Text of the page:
Re: ESR meters (again)


Hi Dave,
I purchased two ESR meters a couple weeks ago, after doing a ridiculous amount of web-surfing/research.

The convention wisdom I found on the web was "if you are a hobbyist and need to do accurate L,C,R, and ESR, then the DE-5000 offers the best value for the price". However, I bought the AnaTek Blue / DaveParker ESR meter last week (in kit form),

Anatek Blue ESR Meter - Full Kit for Self Assembly

Anatek Blue ESR Meter - Full Kit for Self Assembly Blue ESR Meter Kit for capacitor equivalent series resistance (ESR) measurements.

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and just for giggles, I ordered an el-cheapo ESR meter from (also in kit form).

DIY Multifunction Transistor Tester Kit For LCR ESR Transistor PWM Signal Generator M328

DIY Multifunction Transistor Tester Kit For LCR ESR Tra... This is Meter Tester DIY Kit for Capacitance ESR Inductance Resistor. Measurement Range: Resistor: 0.5Ω ~ 50MΩ. Capacitor: 30pF ~ 100mF. Indu...

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But banggood sent me a DIY DDS function generator kit instead, so I'm in the process of getting that resolved.

The AnaTek Blue ESR works great and is reasonably accurate (I checked some 1% resistors with it).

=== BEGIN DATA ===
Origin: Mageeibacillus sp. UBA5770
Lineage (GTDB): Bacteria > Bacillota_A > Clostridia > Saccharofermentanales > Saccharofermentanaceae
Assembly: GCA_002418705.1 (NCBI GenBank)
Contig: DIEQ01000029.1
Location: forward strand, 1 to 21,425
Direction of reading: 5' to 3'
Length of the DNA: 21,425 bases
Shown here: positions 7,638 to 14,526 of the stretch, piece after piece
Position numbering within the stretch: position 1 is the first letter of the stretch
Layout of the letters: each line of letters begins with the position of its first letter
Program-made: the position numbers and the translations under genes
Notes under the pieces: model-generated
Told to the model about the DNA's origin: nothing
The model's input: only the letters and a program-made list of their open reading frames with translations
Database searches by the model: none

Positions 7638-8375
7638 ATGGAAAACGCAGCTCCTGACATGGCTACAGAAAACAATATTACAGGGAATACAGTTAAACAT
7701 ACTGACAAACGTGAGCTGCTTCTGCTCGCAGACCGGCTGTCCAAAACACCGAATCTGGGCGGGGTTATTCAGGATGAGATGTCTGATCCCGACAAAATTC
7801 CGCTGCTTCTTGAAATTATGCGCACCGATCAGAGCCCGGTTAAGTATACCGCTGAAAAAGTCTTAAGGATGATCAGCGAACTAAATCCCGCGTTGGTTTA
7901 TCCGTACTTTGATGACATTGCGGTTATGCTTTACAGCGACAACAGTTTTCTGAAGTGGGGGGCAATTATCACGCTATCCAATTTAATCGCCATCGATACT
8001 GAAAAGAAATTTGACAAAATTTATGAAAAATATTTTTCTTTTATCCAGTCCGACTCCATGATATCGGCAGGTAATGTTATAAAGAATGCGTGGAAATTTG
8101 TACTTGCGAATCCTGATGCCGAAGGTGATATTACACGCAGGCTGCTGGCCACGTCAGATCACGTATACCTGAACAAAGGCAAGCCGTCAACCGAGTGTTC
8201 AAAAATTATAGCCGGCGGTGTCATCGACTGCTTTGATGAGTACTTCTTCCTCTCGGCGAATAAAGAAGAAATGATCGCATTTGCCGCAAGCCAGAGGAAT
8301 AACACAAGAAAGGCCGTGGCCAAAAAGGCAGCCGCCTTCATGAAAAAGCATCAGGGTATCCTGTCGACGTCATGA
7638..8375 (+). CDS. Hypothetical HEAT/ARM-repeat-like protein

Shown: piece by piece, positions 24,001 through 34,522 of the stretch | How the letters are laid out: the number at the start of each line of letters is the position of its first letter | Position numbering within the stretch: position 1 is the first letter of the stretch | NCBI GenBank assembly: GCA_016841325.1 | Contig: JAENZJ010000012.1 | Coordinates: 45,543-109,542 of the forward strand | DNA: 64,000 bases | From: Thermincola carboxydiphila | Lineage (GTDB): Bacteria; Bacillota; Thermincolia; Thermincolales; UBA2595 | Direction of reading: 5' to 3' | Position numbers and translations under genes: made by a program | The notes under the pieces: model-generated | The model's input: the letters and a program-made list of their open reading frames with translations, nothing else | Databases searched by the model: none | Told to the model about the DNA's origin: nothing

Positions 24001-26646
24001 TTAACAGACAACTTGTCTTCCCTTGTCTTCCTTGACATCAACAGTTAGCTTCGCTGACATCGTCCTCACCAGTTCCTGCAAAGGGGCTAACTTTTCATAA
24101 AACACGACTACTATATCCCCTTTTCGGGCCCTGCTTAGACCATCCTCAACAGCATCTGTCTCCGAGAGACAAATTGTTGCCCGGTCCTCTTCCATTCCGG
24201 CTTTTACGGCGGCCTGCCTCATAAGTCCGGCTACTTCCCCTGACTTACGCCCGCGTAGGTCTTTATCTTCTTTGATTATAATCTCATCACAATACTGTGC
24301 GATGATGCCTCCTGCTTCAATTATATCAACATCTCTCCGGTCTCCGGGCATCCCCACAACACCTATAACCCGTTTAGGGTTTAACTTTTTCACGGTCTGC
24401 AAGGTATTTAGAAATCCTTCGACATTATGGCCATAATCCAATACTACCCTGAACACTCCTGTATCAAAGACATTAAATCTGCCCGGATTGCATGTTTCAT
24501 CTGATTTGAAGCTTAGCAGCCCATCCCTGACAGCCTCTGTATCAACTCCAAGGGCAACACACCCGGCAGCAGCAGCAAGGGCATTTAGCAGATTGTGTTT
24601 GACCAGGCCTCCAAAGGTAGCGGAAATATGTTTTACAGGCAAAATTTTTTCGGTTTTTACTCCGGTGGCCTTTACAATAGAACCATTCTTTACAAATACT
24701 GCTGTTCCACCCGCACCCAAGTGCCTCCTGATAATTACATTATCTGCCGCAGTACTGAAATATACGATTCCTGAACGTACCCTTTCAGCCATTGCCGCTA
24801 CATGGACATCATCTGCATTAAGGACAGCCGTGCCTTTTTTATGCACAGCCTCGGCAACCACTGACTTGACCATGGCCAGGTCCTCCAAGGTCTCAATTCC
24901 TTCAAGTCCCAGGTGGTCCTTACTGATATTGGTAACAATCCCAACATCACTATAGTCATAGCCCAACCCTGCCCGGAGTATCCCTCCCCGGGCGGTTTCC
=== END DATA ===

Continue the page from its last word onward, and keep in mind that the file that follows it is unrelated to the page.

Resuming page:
I'll do some comparisons once I receive and assemble my banggood ESR meter.

Now, a little story about the AnaTek Blue ESR:

During the assembly, I swapped out the supplied leads with some really nice silicon wire. Next I attempted to "upgrade" its blue 3mm decimal point LEDs. The supplied LEDs are a noticeably dim relative to the brightness of the 7-segment display. I had some very bright 3mm blue LEDs in my parts bins, and being a smart guy, I knew I could swap out the dim LED for a bright one, and if it was too bright, I could tone it down just by putting an appropriate resistor in series with the new LED.

Well, it was not that easy... "Brightness-matching" went okay, but new LEDs had a problem. When displaying something like (.05) it looked beautiful ! But When displaying something (0.5) the 1st LED would not go completely dark, but only when the 2nd LED was being illuminated to its proper level. I ended up with this (.0.5) on the display. I spent the next few hours looking at the schematic, probing the drive voltages and timing with my oscilloscope, soldering resistors and even 1N4148 diodes in series with the my bright LEDs, and generally trying to debug why that darn LED would not go out completely. Long story short: I understand how the display driver circuit operates, and I think there is small error in the design. I ended up putting the original "magic blue LEDs" back in the meter and all is well.

Anyway, that's my 2 cents.

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